Off in the distance, fireworks marked the beginning of the new year. To Connor, they were a 21-gun salute.
He opened a small plastic bag. Inside was dirt from the yard at the family's Danville home. He worked some of it into the ground at the grave.
Then he dug up different dirt from the grave and put it into the plastic bag to bring home.

Four days later, he traveled to a field in Wardin, Belgium. His father had died there, 55 years earlier to the day. Connor sprinkled some Danville soil around. He scooped earth from the field and put it into the bag.
When he returned to the United States, he went to Danville. His two children live there, and so do two of his aunts, his father's sisters. They all got together and spread the dirt from the grave and the battlefield in the yard.

He took some of the foreign dirt around town, too, sprinkling it on a golf course and other spots his father had enjoyed before the war. "I wanted it all to be connected," Connor said. "The place where he lived, the place where he died, the place where he rests."

Sharon Crowley loves her stepdad. She grew up feeling it would be an insult to him to ask about her father, William Edward Crowley, a B-24 gunner who was killed over the Pacific near Yap Island on July 15, 1944.
The war orphans call that the "Wall of Silence."

When her stepdad was the one to punch a hole through the wall – "This is about your father," he said, handing her the AWON story from the American Legion – it touched her beyond words. "I cried," she said.
And then she started searching.

She, too, found veterans who had served in the same area as her father. She learned that he died in a midair collision with another B-24 – not shot down by the Japanese, as she had grown up believing.

She learned there is a "Wall of the Missing" memorial at a U.S. cemetery in Manila, Philippines, and Bill Crowley's name is on it. She thought she might like to see it someday.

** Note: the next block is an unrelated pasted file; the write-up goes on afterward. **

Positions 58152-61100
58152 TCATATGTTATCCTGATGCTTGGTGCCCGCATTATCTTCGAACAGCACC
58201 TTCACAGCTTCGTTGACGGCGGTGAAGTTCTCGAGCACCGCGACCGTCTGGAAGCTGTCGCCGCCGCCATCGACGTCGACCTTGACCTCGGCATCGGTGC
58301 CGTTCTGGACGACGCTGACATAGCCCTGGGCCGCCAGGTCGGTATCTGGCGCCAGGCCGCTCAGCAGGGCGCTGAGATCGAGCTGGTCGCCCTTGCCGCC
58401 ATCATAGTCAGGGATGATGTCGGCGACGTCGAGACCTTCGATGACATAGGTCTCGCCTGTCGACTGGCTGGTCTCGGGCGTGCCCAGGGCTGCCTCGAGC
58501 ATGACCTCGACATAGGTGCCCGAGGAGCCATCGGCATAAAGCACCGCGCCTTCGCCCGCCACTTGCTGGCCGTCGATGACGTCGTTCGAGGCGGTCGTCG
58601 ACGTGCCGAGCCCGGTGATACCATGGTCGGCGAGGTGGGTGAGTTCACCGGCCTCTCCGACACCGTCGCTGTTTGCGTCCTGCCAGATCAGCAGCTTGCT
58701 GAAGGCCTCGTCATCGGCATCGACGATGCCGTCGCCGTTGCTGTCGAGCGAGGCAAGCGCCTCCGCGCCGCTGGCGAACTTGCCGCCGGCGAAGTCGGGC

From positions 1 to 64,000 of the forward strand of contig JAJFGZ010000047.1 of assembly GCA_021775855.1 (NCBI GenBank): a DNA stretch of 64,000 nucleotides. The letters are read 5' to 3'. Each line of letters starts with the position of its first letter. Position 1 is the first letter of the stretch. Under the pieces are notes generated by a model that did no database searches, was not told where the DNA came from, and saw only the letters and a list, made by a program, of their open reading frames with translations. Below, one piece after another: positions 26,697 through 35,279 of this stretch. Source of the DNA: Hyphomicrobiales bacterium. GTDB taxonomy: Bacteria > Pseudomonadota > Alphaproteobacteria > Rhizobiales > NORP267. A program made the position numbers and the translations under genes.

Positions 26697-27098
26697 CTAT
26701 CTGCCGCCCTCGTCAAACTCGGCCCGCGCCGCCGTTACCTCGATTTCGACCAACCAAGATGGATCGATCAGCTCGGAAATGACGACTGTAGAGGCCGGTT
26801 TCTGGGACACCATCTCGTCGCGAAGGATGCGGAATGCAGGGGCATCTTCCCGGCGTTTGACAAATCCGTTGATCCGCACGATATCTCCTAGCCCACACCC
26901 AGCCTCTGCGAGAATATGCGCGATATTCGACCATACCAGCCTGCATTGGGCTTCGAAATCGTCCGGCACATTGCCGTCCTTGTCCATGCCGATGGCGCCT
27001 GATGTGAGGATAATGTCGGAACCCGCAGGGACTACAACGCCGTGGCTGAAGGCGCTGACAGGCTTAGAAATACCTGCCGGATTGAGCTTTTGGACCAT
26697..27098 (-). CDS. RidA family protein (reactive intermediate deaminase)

But then she heard through AWON that if a serviceman's body was never recovered, it's still possible to have a marker in a national cemetery, a place for family and friends to pay tribute. Crowley wrote to the Department of Veterans Affairs and asked for permission to put a marker at Fort Rosecrans. The agency said yes.

On the day the stone was set in the ground, she got word at work. Her first instinct was to head right over. "But I knew it would be overwhelming, and I wanted to be ready," she said. She got her camera. She bought a rose.

At 1 p.m. on Nov. 15, 2002, she touched her father's name on the flat granite plaque for the first time. Tears fell. Now she doesn't feel a need to go to Manila. "My dad's right here," she said. So, too, is someone else.

A few years ago, she was on AWON's Web site,, and came across something written by Connor that mentioned growing up in Danville.

That's funny, she thought. My boss is from Danville. They traded e-mails. A short time later, they met at an AWON convention in Branson, Mo. They had a lot in common. Both had been teachers, both had ties to Illinois and both were Irish. And both, of course, lost someone in the war.

"When we all get together, there's no need for small talk," Crowley said. "We understand what everybody else is going through. We just get right to our fathers." The connection they felt at the convention grew stronger as the weeks passed. Their e-mails got longer, more detailed, more emotional.

Connor always thought that if he ever left the East Coast to live elsewhere, San Diego would be the place. About 18 months ago, he made the move. Crowley let him stay in her Little Italy condominium while he hunted for an apartment.

Life is like that: You start searching for your past and the future walks through the door. On March 17 – St. Patrick's Day – the two war orphans got married.

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Copyright © 2005, The San Diego Tribune.